2. Rachel mommyneedsavacation.com

    Lovely! I too have learned forgiveness from my children. It is such an important thing.

  3. Kir thekircorner.com

    Oh my heart, what a beautiful way to learn the lesson of forgiveness and empathy. My heart ached for all your daughter has been through and it ached for the reasons that that little boy acts the way he does, afraid to think about it..but I am so glad that your daughter is safe now and he is ina place that will hopefully help. Thank u so much for sharing this with us, your words really touched me today.

  4. Sherri

    So touching…and sometimes I think we really do learn more from our children than we realize.

    What a horrible thing for her to have had to deal with. But you helped her find that silver lining, stand up for herself, and see that things can happen when you are persistent.

  5. Ash shadesofblueandgreen.com/

    Oh your sweet girl and her smart mama. I have a little more hope for our future. Thank you for that.

  6. Branson

    What a wonderful post. You have a special little girl there, and children really are good little teachers :)

  7. So glad she is safe now; and what a valuable lesson to have learned so young (although terrible circumstances precipitated it…and how awful for you to have to worry about DEFENDING your daughter).

    Embracing perspective and forgiveness is so important in today's world.

    Now she can focus on the loveliness. And you can focus on the love.

  8. THis is such a precious lesson. I'm always amazed at the magnitude and depth of forgiveness in a child's heart! It's awe-inspiring to me. I'm sorry your daughter had to endure that…no child should. But it's so uplifting to hear through a child's heart the genuine concern for another. Amazing!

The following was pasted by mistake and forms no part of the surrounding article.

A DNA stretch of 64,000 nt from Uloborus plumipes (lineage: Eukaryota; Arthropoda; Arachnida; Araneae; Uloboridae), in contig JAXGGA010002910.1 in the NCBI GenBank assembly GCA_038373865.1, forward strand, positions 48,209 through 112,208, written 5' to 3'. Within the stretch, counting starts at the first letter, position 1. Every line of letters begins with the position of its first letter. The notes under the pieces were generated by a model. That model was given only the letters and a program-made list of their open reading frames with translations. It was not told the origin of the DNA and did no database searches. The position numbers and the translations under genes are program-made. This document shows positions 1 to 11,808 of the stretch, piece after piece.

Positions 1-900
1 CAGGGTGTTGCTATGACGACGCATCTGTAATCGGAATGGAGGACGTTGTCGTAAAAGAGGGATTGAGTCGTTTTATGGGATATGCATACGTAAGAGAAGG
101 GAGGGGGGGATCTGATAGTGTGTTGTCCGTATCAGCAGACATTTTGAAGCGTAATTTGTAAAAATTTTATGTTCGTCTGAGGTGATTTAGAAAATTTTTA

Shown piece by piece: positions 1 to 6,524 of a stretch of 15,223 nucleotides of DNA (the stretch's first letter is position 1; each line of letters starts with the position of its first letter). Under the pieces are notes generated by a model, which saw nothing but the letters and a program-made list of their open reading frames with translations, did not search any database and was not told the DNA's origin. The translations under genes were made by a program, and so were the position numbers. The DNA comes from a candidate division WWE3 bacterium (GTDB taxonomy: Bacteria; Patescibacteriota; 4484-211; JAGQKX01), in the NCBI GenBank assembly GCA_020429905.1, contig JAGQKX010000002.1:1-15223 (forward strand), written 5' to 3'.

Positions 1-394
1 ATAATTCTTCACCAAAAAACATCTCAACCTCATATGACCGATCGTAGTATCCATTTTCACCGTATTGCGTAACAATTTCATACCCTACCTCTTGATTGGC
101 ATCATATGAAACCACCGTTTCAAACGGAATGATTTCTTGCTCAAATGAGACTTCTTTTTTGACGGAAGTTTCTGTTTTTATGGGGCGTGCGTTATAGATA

9. ksluiter

    i cannot imagine sending my child to a school where he wasn't safe. I also can't imagine having a child who made the school not safe.

    My heart goes out to every single person in this story.

    My son has taught me to not be so hard on myself. Children are a wonder.

  10. sugarbowlmix

    She is remarkable. I was so devastated that she had to experience something so traumatic at such a young age. Forgiving definitely becomes more and more difficult as we get older.

  11. sugarbowlmix

    I'm so glad my words moved you. It was a terrible situation for everyone involved. It was so upsetting for me – it took me a year to find the right way to write about it.

  12. sugarbowlmix

    I've found my children have taught me a lot about myself, the good and the bad. It pays to be persistent was definitely another good lesson learned from this.